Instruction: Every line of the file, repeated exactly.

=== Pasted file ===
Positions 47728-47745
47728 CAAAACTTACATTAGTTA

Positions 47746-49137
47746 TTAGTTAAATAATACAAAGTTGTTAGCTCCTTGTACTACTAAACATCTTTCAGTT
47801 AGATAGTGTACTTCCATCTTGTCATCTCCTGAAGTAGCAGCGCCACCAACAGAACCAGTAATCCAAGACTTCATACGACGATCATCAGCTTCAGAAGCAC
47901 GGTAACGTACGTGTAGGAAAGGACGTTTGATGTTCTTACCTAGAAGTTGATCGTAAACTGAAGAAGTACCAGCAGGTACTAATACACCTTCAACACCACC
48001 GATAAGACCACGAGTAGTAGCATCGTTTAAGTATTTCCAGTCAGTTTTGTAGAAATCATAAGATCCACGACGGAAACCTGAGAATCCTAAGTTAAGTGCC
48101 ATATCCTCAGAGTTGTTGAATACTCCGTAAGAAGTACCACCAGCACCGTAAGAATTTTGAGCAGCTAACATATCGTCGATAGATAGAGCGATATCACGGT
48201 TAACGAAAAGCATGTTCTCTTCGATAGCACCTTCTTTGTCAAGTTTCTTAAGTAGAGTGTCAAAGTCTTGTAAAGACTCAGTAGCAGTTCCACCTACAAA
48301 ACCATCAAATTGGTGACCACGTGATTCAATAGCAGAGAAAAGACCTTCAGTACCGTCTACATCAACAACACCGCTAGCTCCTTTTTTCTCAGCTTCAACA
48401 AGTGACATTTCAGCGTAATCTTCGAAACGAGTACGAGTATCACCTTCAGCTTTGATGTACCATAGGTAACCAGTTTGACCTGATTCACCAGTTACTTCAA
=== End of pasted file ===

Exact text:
Positions 47728-47745
47728 CAAAACTTACATTAGTTA

Positions 47746-49137
47746 TTAGTTAAATAATACAAAGTTGTTAGCTCCTTGTACTACTAAACATCTTTCAGTT
47801 AGATAGTGTACTTCCATCTTGTCATCTCCTGAAGTAGCAGCGCCACCAACAGAACCAGTAATCCAAGACTTCATACGACGATCATCAGCTTCAGAAGCAC
47901 GGTAACGTACGTGTAGGAAAGGACGTTTGATGTTCTTACCTAGAAGTTGATCGTAAACTGAAGAAGTACCAGCAGGTACTAATACACCTTCAACACCACC
48001 GATAAGACCACGAGTAGTAGCATCGTTTAAGTATTTCCAGTCAGTTTTGTAGAAATCATAAGATCCACGACGGAAACCTGAGAATCCTAAGTTAAGTGCC
48101 ATATCCTCAGAGTTGTTGAATACTCCGTAAGAAGTACCACCAGCACCGTAAGAATTTTGAGCAGCTAACATATCGTCGATAGATAGAGCGATATCACGGT
48201 TAACGAAAAGCATGTTCTCTTCGATAGCACCTTCTTTGTCAAGTTTCTTAAGTAGAGTGTCAAAGTCTTGTAAAGACTCAGTAGCAGTTCCACCTACAAA
48301 ACCATCAAATTGGTGACCACGTGATTCAATAGCAGAGAAAAGACCTTCAGTACCGTCTACATCAACAACACCGCTAGCTCCTTTTTTCTCAGCTTCAACA
48401 AGTGACATTTCAGCGTAATCTTCGAAACGAGTACGAGTATCACCTTCAGCTTTGATGTACCATAGGTAACCAGTTTGACCTGATTCACCAGTTACTTCAA